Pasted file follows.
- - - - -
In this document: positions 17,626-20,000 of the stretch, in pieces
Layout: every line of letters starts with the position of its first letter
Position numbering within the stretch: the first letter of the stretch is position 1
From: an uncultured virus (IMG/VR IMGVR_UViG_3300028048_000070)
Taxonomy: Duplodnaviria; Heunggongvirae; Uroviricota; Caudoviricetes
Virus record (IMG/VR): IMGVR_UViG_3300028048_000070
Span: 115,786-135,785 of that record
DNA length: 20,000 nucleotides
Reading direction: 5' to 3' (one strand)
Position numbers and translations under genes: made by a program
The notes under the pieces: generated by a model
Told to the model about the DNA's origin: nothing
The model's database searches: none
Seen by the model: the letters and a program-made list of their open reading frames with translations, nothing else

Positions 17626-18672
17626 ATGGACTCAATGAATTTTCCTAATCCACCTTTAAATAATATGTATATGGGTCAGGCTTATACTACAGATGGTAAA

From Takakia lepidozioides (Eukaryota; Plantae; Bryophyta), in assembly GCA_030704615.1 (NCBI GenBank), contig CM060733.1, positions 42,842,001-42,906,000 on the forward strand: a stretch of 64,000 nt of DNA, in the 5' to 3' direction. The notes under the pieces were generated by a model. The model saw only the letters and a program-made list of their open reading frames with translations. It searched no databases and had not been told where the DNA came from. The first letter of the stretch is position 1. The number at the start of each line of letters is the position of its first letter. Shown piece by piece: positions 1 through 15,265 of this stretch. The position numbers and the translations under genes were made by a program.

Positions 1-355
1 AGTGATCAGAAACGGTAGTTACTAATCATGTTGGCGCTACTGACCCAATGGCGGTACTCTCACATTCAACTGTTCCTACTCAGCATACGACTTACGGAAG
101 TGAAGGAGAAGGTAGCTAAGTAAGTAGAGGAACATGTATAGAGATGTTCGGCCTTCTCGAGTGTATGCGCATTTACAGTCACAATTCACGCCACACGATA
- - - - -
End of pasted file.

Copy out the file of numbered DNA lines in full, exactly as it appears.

In this document: positions 17,626-20,000 of the stretch, in pieces
Layout: every line of letters starts with the position of its first letter
Position numbering within the stretch: the first letter of the stretch is position 1
From: an uncultured virus (IMG/VR IMGVR_UViG_3300028048_000070)
Taxonomy: Duplodnaviria; Heunggongvirae; Uroviricota; Caudoviricetes
Virus record (IMG/VR): IMGVR_UViG_3300028048_000070
Span: 115,786-135,785 of that record
DNA length: 20,000 nucleotides
Reading direction: 5' to 3' (one strand)
Position numbers and translations under genes: made by a program
The notes under the pieces: generated by a model
Told to the model about the DNA's origin: nothing
The model's database searches: none
Seen by the model: the letters and a program-made list of their open reading frames with translations, nothing else

Positions 17626-18672
17626 ATGGACTCAATGAATTTTCCTAATCCACCTTTAAATAATATGTATATGGGTCAGGCTTATACTACAGATGGTAAA

From Takakia lepidozioides (Eukaryota; Plantae; Bryophyta), in assembly GCA_030704615.1 (NCBI GenBank), contig CM060733.1, positions 42,842,001-42,906,000 on the forward strand: a stretch of 64,000 nt of DNA, in the 5' to 3' direction. The notes under the pieces were generated by a model. The model saw only the letters and a program-made list of their open reading frames with translations. It searched no databases and had not been told where the DNA came from. The first letter of the stretch is position 1. The number at the start of each line of letters is the position of its first letter. Shown piece by piece: positions 1 through 15,265 of this stretch. The position numbers and the translations under genes were made by a program.

Positions 1-355
1 AGTGATCAGAAACGGTAGTTACTAATCATGTTGGCGCTACTGACCCAATGGCGGTACTCTCACATTCAACTGTTCCTACTCAGCATACGACTTACGGAAG
101 TGAAGGAGAAGGTAGCTAAGTAAGTAGAGGAACATGTATAGAGATGTTCGGCCTTCTCGAGTGTATGCGCATTTACAGTCACAATTCACGCCACACGATA